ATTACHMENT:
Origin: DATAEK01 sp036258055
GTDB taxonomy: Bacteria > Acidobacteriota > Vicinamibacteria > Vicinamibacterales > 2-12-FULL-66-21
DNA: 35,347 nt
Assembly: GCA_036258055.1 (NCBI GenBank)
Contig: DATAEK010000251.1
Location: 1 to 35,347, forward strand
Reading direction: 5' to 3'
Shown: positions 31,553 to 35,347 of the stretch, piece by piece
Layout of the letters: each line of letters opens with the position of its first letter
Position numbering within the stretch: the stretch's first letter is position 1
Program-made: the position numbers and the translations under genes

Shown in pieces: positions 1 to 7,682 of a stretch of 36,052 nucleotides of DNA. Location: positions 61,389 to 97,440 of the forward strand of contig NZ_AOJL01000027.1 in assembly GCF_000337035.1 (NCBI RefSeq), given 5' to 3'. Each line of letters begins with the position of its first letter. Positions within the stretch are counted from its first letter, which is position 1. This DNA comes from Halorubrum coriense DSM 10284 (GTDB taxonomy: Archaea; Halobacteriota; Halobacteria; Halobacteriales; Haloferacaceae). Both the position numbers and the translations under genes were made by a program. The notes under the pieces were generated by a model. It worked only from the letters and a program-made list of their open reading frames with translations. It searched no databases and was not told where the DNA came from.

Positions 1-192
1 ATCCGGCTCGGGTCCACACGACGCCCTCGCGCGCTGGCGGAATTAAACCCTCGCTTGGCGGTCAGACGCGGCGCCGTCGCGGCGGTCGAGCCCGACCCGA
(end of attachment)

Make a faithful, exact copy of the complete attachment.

Origin: DATAEK01 sp036258055
GTDB taxonomy: Bacteria > Acidobacteriota > Vicinamibacteria > Vicinamibacterales > 2-12-FULL-66-21
DNA: 35,347 nt
Assembly: GCA_036258055.1 (NCBI GenBank)
Contig: DATAEK010000251.1
Location: 1 to 35,347, forward strand
Reading direction: 5' to 3'
Shown: positions 31,553 to 35,347 of the stretch, piece by piece
Layout of the letters: each line of letters opens with the position of its first letter
Position numbering within the stretch: the stretch's first letter is position 1
Program-made: the position numbers and the translations under genes

Shown in pieces: positions 1 to 7,682 of a stretch of 36,052 nucleotides of DNA. Location: positions 61,389 to 97,440 of the forward strand of contig NZ_AOJL01000027.1 in assembly GCF_000337035.1 (NCBI RefSeq), given 5' to 3'. Each line of letters begins with the position of its first letter. Positions within the stretch are counted from its first letter, which is position 1. This DNA comes from Halorubrum coriense DSM 10284 (GTDB taxonomy: Archaea; Halobacteriota; Halobacteria; Halobacteriales; Haloferacaceae). Both the position numbers and the translations under genes were made by a program. The notes under the pieces were generated by a model. It worked only from the letters and a program-made list of their open reading frames with translations. It searched no databases and was not told where the DNA came from.

Positions 1-192
1 ATCCGGCTCGGGTCCACACGACGCCCTCGCGCGCTGGCGGAATTAAACCCTCGCTTGGCGGTCAGACGCGGCGCCGTCGCGGCGGTCGAGCCCGACCCGA